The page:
The hazards of war reporting from the other side of the world

Inspired by Alastair Leithead’s very insightful piece on The hazards of war reporting from the Libyan frontline, I’ve been meaning to write about my own experience of the Libyan revolutionary war as a journalist. Now that the world has witnessed the end of Muammar Qadhafi in all its grimness, I can’t put this off any more.

I am part of a team of people who do this role. We’ve all experienced this conflict and dealt with it in different ways. We all depend on each other for support in dealing with it on a day-to-day basis, something which has made the experience far less painful than it could have been.

Am I really part of this?

Unlike Alastair, I’ve never got my “boots dirty”. I have absolutely no concept of what it’s like to be in a war zone. Part of me is glad of this, part of me feels like a fraud, this being the first war I’ve been properly involved in reporting in a newsroom and being a foreign correspondent still being something I might aspire to becoming.

The nearest I can claim to have been to a hostile environment is a survival weekend being chased around the woods around Aldershot, as a Royal Marine cadet when I was at school. Having been a military cadet and shot rifles throughout my school years, I understand how loud gunfire and munitions are but I’ve never experienced it in a conflict.

That is ultimately of little relevance when I’m sat at a desk in west London, connected only to events on the ground by a network cable, a screen and a phone line.  To some I am a proxy, reporting a war by remote control, no better than a drone. Sometimes it can be hard not to feel like one.

The war reporter on the ground can witness what is within their eyesight. They can say “I saw these events today”. I can only say that I have seen videos and spoken to people, both of which describe events but I am unable to independently verify that this is indeed what happened.

I can tell you pretty definitively which corner of Tripoli Street in Misrata was the place in which a tiny group of civilian resistants turned the tide against the full force of Qadhafi’s military. Until I see that street with my own eyes, I will always feel that there is something missing in my experience and understanding of the events.

The objects are familiar: shipping containers, 4×4 trucks, sand, shops and domestic dwellings. But some days it feels difficult to comprehend warfare in that space without the experience of senses like the smell and physical presence of them.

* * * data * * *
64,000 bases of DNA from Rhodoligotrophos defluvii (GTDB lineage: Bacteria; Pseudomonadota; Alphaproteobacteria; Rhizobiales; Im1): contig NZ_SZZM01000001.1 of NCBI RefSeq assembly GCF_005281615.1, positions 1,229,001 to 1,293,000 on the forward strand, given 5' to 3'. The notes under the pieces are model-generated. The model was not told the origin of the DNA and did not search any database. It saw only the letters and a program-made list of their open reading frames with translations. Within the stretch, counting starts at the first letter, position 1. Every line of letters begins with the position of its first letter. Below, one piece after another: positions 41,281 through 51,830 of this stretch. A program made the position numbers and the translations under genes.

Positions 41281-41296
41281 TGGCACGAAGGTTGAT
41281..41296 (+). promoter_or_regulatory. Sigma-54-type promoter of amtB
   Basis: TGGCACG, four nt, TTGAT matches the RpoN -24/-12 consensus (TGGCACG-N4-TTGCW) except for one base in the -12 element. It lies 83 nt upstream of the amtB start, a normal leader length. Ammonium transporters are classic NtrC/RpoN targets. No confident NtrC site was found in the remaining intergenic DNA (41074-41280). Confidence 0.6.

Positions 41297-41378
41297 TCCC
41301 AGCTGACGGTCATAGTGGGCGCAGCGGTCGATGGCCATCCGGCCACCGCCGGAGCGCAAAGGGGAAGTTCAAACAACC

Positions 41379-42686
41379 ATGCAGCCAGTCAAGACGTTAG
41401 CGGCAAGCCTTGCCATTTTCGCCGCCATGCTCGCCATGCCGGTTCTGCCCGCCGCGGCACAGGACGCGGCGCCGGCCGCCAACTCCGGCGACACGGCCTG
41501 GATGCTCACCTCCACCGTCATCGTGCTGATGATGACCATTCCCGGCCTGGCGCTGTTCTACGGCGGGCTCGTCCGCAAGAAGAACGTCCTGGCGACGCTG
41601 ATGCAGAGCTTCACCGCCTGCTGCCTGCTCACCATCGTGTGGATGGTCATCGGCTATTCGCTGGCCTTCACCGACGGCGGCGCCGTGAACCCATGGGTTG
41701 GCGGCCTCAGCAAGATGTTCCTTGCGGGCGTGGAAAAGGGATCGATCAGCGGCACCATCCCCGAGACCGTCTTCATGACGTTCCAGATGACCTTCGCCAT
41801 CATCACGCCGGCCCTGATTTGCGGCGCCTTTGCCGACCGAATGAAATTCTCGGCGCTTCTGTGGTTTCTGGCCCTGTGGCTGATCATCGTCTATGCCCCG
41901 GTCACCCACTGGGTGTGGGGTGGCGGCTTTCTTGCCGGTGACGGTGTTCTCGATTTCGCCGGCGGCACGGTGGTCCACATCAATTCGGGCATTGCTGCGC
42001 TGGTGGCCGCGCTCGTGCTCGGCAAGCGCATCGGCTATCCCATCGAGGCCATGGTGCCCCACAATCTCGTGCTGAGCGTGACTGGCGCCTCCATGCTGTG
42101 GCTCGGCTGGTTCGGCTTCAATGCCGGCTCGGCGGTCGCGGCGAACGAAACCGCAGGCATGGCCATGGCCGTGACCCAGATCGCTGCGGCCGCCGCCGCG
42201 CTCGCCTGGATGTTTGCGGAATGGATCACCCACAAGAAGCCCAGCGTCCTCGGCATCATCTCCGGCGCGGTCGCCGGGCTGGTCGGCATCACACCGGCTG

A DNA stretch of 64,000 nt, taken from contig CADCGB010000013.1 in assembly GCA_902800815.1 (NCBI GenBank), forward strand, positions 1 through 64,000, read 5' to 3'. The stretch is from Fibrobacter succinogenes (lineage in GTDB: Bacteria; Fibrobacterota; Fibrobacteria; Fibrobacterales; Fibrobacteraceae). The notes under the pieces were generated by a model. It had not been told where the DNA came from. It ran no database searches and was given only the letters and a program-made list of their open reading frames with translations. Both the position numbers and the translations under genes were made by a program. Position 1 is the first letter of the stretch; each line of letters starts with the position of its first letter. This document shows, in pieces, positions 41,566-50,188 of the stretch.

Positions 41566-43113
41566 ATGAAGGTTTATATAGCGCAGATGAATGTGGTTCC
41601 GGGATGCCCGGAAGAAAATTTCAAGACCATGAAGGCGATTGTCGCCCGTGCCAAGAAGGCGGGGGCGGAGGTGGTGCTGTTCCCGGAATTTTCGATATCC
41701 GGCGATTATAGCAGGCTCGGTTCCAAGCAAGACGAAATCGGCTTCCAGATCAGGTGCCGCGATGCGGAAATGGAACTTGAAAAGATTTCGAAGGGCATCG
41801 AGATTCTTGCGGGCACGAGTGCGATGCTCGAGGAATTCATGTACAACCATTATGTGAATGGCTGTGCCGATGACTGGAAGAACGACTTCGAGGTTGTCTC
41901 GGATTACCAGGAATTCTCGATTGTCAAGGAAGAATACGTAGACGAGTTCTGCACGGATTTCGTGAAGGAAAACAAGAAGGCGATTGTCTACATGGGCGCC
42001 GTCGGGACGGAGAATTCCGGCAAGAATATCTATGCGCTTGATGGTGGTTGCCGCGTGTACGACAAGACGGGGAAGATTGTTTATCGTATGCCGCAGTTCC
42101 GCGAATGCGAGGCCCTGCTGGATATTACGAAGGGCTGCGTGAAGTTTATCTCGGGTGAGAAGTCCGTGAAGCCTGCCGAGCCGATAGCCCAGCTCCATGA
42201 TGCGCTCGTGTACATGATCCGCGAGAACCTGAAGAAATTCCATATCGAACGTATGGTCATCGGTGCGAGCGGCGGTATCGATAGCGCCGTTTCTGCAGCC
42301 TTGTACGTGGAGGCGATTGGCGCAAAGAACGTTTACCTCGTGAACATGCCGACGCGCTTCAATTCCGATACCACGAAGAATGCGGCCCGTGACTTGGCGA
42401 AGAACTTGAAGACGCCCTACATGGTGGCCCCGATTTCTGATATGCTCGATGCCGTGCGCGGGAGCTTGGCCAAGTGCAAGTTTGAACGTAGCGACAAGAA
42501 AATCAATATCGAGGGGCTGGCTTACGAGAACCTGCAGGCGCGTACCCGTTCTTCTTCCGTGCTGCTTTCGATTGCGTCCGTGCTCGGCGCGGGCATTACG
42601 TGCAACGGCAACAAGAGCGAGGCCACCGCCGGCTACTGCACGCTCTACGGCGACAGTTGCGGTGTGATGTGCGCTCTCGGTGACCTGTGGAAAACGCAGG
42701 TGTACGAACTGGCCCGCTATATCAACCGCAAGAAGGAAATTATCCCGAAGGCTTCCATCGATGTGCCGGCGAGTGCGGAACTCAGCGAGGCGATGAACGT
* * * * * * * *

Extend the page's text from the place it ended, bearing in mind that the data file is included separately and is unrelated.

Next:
As you walk along the street today, look up at the trees and tops of buildings. Consider how much your sense of their scale and relation position is shaped by the physical sensations of bending your neck, turning your head, having to step back to see them better.

You don’t have to get shot at to be traumatised

But the war has been very close to me, too close sometimes. When the sound of gun fire, mortar explosions and screaming explodes into my headphones it still makes me jump.

Sometimes it’s diegetic and you can pre-empt it, others it’s only a vicious crackling noise somewhere around my head, like a swarm of wasps in a tin. I can take the headphones off, I can step out of the war, but that feels like a betrayal of the people who risk their lives to document their experience in my absence.

Long ago I lost count of the number of casualties I’ve seen this year, but many of the injuries are hard to forget. It’s not always the most graphic ones that are hardest to deal with.

An empty house, a market devoid of stalls and food, the stillness of a dead body prepared for burial. All these can be as visceral as the sight of a gaping wound.

Viewing the videos that emerged in the hours after Qadhafi’s capture and death was uncomfortable, because the information emerging  as I viewed them already gave a sense of the likely course of events and what the deposed despot’s fate had been.

Watching the clips uploaded by Misrata Post (ripped from Al Jazeera Arabic) and Freedom Group Misrata was tough. I was viewing events before many people in the newsroom, and before some of those on the ground in Libya would have been fully aware of them.